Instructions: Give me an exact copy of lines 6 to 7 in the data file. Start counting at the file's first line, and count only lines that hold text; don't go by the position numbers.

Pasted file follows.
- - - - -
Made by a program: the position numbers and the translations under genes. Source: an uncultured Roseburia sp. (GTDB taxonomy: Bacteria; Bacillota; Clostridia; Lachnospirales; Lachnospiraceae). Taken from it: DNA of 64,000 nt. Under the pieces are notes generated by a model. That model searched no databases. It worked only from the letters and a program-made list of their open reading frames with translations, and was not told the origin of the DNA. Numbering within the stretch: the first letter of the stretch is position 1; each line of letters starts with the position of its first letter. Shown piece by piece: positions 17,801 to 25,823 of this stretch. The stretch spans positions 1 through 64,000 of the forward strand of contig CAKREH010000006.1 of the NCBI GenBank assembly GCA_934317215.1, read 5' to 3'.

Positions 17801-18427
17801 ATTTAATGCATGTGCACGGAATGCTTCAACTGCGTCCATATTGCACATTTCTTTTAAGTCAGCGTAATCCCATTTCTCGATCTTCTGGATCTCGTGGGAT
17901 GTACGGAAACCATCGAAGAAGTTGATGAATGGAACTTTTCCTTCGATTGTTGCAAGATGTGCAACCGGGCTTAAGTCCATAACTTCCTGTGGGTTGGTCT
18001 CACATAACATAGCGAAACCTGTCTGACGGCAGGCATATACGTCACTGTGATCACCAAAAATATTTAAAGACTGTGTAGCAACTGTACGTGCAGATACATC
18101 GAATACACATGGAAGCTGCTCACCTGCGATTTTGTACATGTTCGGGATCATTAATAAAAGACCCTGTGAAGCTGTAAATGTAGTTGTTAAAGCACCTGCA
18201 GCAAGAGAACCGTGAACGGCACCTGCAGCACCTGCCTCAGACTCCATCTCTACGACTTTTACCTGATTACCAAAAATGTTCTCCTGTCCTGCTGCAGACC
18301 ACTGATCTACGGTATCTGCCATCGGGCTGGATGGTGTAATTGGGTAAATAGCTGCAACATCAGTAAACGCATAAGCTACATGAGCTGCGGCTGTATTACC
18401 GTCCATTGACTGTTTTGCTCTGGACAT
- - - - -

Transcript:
18101 GAATACACATGGAAGCTGCTCACCTGCGATTTTGTACATGTTCGGGATCATTAATAAAAGACCCTGTGAAGCTGTAAATGTAGTTGTTAAAGCACCTGCA
18201 GCAAGAGAACCGTGAACGGCACCTGCAGCACCTGCCTCAGACTCCATCTCTACGACTTTTACCTGATTACCAAAAATGTTCTCCTGTCCTGCTGCAGACC